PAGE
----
The Dalimss Sunbeam Group of Schools in Varanasi recently added e-sports to its list of extracurricular activities. Students across its five campuses in and around Varanasi will now not only play, but also learn through games such as Minecraft, a popular sandbox video game, and Rocket League, a vehicular soccer video game.
E-sports is growing by the second globally. According to a report on the world games market by Newzoo, a leading global provider of games and esports analytics, the number of gamers worldwide increased by 5% in 2021. The Asia-Pacific region contributes the most to the gaming industry, spending $88.2 billion (around ₹6.8 trillion) last year.
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The move by Dalimss Sunbeam represents a small step in a bigger digital gaming culture trend that is picking up pace globally. Take the examples of South Korea and the US, for instance. In October 2021, Hanshin University established Korea’s first graduate school of interdisciplinary finishing convergence e-sports where students would be granted a master’s of science degree in a program on e-sports convergence. According to a report in The Korea Herald, the curriculum is designed to help students become professionals who can participate in e-sports competitions or join relevant industries in the future.
In the US, there was a 500% increase in the number of high school e-sports developmental and grass-roots programs and tournaments from 2018-19, according to a study published earlier this year in the journal Frontiers In Psychology.
Can learning and gaming go hand in hand? “It was the children of the school that demanded this. They wanted to stay back and play video games with their friends. We looked into it and decided to make it official. With adult supervision, we can make them play together. Slowly, we realized that these games are also educational and can teach them something. That’s when we added it to the school curriculum,” says Maahir Madhok, additional director, Dalimss Sunbeam Group of Schools.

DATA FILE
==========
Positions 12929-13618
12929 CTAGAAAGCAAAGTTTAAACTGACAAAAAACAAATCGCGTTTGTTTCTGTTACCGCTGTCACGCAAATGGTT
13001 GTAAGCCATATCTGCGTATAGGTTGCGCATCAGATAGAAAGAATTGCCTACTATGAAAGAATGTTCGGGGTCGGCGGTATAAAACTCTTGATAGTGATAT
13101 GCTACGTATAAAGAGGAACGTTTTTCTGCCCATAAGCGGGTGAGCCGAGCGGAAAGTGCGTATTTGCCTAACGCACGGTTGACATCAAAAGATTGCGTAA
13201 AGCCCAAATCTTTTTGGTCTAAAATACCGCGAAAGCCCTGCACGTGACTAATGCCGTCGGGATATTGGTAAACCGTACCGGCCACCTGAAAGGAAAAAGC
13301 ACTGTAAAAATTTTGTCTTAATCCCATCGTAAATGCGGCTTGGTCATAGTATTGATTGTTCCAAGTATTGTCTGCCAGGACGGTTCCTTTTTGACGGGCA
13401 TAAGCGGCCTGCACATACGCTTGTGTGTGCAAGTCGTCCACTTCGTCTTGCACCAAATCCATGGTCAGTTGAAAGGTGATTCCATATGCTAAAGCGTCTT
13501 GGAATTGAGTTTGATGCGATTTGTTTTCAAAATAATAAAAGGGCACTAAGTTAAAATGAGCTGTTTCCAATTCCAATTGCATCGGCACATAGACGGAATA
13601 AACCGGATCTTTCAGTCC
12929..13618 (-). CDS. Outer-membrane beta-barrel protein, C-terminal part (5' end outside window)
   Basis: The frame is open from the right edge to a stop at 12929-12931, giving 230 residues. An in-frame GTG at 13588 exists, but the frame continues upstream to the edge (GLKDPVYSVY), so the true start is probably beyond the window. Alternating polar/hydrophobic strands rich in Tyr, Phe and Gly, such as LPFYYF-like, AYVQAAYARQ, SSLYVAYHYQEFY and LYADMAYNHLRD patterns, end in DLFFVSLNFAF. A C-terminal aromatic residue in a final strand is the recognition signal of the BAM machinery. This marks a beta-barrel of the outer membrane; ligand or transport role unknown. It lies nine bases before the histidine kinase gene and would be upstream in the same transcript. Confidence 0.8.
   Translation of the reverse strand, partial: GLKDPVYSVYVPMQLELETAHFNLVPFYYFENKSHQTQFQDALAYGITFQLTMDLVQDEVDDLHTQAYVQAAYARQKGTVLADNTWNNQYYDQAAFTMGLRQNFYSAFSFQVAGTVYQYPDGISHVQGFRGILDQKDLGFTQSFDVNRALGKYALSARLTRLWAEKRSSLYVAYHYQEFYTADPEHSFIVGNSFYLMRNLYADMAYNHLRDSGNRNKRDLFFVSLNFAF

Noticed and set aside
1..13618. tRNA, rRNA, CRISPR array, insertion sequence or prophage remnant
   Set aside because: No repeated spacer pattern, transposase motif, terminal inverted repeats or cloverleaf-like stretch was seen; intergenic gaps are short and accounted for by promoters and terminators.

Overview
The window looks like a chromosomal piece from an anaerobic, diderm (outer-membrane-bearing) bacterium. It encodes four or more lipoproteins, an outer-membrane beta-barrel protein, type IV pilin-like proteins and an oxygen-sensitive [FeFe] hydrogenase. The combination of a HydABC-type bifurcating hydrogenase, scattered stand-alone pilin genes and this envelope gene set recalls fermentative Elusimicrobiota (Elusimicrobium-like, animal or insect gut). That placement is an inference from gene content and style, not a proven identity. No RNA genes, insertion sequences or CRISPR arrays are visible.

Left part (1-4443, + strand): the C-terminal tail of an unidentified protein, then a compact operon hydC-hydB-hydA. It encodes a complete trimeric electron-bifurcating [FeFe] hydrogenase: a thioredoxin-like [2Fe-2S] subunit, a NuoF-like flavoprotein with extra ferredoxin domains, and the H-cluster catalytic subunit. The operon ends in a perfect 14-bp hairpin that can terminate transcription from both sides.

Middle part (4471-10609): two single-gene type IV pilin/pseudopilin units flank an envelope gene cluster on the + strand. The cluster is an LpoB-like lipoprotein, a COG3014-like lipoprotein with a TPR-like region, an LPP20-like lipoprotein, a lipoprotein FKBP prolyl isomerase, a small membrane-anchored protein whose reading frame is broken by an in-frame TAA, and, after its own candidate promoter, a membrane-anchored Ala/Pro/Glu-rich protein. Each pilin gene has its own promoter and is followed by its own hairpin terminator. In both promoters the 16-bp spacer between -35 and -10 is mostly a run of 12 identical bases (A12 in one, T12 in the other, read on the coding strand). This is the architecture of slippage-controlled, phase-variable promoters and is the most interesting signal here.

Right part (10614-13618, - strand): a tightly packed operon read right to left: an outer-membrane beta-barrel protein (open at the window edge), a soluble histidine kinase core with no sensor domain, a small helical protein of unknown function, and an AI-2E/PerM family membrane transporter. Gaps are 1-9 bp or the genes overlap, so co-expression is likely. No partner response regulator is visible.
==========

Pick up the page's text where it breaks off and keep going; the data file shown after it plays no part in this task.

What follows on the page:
Parents were consulted and their initial scepticism was washed away when the school organized a Minecraft competition for students in March. The response was positive, says Madhok. “From my own experience during my college years in Singapore, I have seen that e-sports brings a sense of togetherness among the students. It also brings in a very healthy competitive nature,” he adds on the phone.
The school has hired an IT professional, who specializes in e-sports and will also train the teachers. “I think times are changing. With that, our methods of teaching should also change. E-sports is going to play a huge role in the development of a child. I hope other schools can follow us and include e-sports in their curriculum as well,” says Madhok.
Scientific research has shown that playing video games is associated with motivational, cognitive, social, and health benefits. While there is limited empirical evidence on the benefits of participation in adolescent e-sports programs, research does indicate that such programs have the potential to positively impact the development of communication, teamwork, problem-solving skills, professional and academic skills, emotional learning and mental health, the Frontiers In Psychology study explains.